Posey’s instincts behind the plate are as good as it gets. That’s one reason why Bochy is confident in a United States team that hasn’t lived up to past expectations. 

“I think Buster’s experience and his ability to figure out how to win big games, that can make a difference,” Bochy said. 

MLB free agency debate: Where will Nathan Eovaldi sign this offseason?

MLB free agency debate: Where will Nathan Eovaldi sign this offseason?

Editor's note: Each day this week, Giants insider Alex Pavlovic and A's reporter Ben Ross will debate where one of the top five free agents might land this offseason. Thursday's free agent to discuss is Nathan Eovaldi, a veteran right-hander with World Series heroics but just decent regular-season numbers.

ALEX: Ben, I'm fascinated by Nathan Eovaldi. He pulled a Yusmeiro Petit, except he did it while throwing 100 mph during a World Series game.

The Madison Bumgarner comparisons -- in terms of doing whatever it takes to help your team get to that final World Series win -- are there, too. In an age of guys babying their arms, it was so impressive to see a starter go out there and just let it all hang out even though he knew he'd hit free agency just a few days later. You hope that his arm is OK, and that someone will reward him for that effort.

BEN: I don’t think any free agent earned himself more money during the playoffs than Eovaldi did. He had a decent regular season (3.81 ERA and 1.13 WHIP), but his postseason was legendary. He earned $2 million in each of the last two seasons but now is looking at around $15 million per year.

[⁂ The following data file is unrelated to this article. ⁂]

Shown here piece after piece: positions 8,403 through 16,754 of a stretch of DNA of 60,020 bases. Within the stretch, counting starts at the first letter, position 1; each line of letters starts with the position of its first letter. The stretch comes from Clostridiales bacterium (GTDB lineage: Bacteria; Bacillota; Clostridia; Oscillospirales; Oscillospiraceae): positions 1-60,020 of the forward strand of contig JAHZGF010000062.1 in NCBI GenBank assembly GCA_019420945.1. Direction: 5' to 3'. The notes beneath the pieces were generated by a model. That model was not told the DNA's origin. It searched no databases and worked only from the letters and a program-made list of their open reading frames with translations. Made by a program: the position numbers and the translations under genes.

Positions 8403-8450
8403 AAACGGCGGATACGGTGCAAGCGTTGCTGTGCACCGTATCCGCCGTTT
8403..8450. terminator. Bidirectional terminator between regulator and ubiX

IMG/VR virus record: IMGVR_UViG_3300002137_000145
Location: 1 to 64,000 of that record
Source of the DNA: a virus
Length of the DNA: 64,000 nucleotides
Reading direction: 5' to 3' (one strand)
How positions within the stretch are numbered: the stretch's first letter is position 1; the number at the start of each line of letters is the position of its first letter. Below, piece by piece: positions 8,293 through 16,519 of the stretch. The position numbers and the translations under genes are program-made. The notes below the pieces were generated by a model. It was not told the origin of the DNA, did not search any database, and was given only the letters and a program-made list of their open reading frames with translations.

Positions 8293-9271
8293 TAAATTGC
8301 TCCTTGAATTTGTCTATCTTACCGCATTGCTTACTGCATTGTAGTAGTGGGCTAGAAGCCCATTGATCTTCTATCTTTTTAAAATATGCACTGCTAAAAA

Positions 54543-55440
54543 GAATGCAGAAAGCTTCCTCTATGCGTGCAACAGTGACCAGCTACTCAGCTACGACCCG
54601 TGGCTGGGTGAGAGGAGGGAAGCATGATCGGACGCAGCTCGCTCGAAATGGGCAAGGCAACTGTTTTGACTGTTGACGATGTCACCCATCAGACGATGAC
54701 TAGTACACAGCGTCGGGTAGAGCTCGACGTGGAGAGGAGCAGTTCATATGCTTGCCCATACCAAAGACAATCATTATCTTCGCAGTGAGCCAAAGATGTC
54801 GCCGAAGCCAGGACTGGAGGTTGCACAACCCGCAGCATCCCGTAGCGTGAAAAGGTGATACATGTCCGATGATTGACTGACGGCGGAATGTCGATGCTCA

I thought the A’s would have interest, but his postseason probably priced them out of contention. I have to think Boston is the front-runner to re-sign him. Where else could he land?

ALEX: I've got some thoughts, but first I want to go back to your team. Have they indicated what their price range is? I agree that Eovaldi probably is out at this point, but was he in range before the postseason? It's amazing what they did with castoffs last year, but they have to get a couple more dependable arms in that rotation at some point.

BEN: Agreed. Even Billy Beane acknowledged that last month. The A’s haven’t indicated a specific price range, but it's not their MO to spend big money on free agents, especially when a lot of their current roster will be getting pay raises next year. To me, Eovaldi would’ve been a realistic target at around $8 million per year, but he's not at $15 million.

ALEX: He could be a fit for the Giants, and he's certainly the type that Farhan Zaidi might have targeted in Los Angeles. But I think others will be more aggressive after Eovaldi's postseason. MLB Trade Rumors listed half the league, practically, as potential fits: Red Sox, Astros, Yankees, Rangers, Braves, Phillies, Nationals, Dodgers, Angels, Giants.